How does the tilt of the earth cause changes in climate in the world?
Many people tend to think that seasons are caused by the distance of the Earth from the sun. You may be surprised to learn that it is actually the tilt of the Earth that causes the season(1).
Astronomers know that the earth is closest to the sun in January and furthest in July(2). Why is it that when it is summer in the northern hemisphere it is winter in the southern hemisphere? If the distance from the sun was the only factor, this would impact the temperature of the whole world at the same time(1). But then, why is it that America and Colombia don’t have the same season at the same time? It’s not possible for distance from the sun to be the reason we have seasons(2).
The Earth is tilted relative to the sun, which is the reason we have seasons (1,2)
When the North Pole of the earth is tilted toward the sun, it is summer in the northern hemisphere and winter in the southern hemisphere. On June 21st, the northern hemisphere is tilted the most towards the sun which is called summer solstice(2). December 21st the northern hemisphere is tilted away from the sun which is called winter solstice(2). Earth has seasons because its axis doesn’t stand up straight(3). We can conclude that the tilt of the earth is the cause of seasons.
Regions that are farther from the equator will have 4 seasons. When it is winter the temperatures fall because there is less sunlight and therefore, less heating. Alternatively, when it is summer it causes longer amounts of sunlight and therefore warmer temperatures. Spring and fall are the transition seasons. They have variable temperatures as the areas are either warming (winter to summer) or cooling (summer to winter) (4).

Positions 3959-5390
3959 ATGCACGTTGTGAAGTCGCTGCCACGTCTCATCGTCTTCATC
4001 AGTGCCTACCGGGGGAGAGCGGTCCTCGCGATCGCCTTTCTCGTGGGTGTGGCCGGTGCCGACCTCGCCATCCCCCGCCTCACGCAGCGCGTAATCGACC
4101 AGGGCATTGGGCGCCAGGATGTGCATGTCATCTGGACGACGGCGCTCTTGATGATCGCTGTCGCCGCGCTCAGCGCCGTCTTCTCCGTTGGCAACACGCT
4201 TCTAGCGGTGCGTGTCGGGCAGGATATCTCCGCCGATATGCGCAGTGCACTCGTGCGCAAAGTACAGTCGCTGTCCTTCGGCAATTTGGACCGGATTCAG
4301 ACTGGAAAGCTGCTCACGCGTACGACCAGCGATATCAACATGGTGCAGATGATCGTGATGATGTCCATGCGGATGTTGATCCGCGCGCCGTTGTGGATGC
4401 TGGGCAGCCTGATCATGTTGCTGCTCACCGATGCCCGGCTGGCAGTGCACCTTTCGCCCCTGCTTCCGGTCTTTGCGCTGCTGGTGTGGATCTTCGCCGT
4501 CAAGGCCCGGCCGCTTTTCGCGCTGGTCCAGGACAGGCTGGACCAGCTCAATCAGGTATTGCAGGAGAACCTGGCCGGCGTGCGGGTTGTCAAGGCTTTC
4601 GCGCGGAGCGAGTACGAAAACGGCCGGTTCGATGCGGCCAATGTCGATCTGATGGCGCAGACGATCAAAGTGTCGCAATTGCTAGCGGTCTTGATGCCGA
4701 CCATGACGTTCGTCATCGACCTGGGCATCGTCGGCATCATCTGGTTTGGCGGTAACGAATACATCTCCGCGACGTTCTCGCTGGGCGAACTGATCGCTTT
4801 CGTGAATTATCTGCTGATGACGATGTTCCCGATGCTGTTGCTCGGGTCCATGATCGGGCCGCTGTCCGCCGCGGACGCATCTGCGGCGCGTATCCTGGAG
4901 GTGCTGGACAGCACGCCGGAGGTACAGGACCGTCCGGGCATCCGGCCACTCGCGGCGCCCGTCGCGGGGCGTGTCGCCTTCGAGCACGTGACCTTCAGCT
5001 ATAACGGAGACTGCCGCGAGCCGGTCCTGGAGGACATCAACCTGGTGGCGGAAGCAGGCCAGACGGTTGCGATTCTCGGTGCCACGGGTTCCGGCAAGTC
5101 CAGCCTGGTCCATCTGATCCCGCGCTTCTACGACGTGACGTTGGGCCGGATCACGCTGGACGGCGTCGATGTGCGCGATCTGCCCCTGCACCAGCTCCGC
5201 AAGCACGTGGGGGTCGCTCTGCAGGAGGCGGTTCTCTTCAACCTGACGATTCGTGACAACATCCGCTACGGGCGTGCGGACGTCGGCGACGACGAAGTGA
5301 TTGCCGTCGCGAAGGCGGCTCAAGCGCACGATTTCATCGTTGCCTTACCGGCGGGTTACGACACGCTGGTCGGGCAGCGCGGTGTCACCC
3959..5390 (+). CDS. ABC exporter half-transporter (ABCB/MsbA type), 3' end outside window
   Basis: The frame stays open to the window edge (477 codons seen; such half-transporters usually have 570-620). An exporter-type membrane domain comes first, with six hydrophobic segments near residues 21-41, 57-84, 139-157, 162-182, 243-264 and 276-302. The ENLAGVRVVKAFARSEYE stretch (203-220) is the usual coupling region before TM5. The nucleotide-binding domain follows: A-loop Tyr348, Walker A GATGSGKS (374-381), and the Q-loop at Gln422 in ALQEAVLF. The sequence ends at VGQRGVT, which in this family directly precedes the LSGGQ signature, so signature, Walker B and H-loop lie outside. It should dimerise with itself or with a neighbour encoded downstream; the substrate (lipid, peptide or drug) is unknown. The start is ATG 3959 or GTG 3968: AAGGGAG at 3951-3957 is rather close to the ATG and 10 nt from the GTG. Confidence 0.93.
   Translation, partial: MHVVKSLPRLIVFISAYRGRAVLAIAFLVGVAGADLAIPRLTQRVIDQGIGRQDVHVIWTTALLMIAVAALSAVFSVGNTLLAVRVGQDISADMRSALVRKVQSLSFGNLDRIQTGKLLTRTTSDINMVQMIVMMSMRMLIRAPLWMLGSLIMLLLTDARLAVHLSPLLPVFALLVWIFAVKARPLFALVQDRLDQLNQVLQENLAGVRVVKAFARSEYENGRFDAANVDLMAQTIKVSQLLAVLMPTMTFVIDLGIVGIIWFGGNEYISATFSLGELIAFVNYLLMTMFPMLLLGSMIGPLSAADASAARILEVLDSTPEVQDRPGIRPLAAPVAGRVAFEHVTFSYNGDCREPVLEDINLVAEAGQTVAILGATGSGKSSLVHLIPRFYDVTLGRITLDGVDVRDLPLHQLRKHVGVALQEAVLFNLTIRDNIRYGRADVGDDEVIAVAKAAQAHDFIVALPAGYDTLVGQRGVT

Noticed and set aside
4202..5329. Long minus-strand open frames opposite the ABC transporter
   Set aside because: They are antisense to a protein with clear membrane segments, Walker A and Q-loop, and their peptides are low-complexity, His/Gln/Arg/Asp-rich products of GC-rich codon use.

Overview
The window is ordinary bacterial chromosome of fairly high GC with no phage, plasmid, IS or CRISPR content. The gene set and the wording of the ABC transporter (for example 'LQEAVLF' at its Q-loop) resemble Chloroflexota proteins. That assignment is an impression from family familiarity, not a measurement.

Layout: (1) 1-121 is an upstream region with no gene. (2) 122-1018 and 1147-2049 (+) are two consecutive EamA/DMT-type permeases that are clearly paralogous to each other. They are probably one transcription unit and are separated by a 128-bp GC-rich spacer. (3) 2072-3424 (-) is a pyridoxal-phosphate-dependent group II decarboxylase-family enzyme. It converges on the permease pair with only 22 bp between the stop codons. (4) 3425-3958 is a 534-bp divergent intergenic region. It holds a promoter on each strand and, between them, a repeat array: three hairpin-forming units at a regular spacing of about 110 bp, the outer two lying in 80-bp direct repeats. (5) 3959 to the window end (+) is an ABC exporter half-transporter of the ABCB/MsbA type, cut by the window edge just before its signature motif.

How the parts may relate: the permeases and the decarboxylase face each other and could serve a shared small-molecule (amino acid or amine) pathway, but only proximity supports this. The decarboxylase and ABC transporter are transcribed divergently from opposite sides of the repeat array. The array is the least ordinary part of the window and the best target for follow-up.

Places that fall across the equator have consistent amounts of sunlight and therefore the temperature is mainly constant. Some of these places May include Congo, Kenya, Tanzania, etc. These places have only rainy and sunny seasons (5).
Before I did the research I used to think that seasons were caused by the distance of the earth from the sun. Surprisingly I found out that it was the tilt of the earth and it makes more sense as to why we have seasons.
I have Questions For You
- Why are there different numbers of seasons in different places?
- How many seasons do you have in your country?
- What did you think was the cause of the seasons?
Hey Denis, I really enjoyed reading your post! While I pride myself on being someone who is in the know on the topics of global warming, climate change, and the Earth’s movements, I now realize that I know very little about the actual ins and outs of the topics. I would also love to answer your questions:
1. Because, like you said, places that fall across the equator have consistent amounts of sunlight and therefore the temperature is mainly constant, there can only be rainy and sunny seasons. Due to the lower amount of fluctuation in sunlight and external factors, there are a lower number of possible seasons.
2. In my country, Canada, we experience four relatively distinct seasons: Winter, Spring, Summer, and Fall. Winter is cold and normally causes some snow to fall, Spring starts bringing out the sun and can sometimes bring a lot of rain, Summer is hot and brings tons of sunlight, and Fall quite cold and causes the leaves on trees to turn orange and brown.
3. Before reading your post I already had a basic level of knowledge about Earth and its seasons, and how they were caused by the location of the suns rays on the surface of our planet, but I most definitely know more now.
Some links you may find useful are:
Keep up the great work!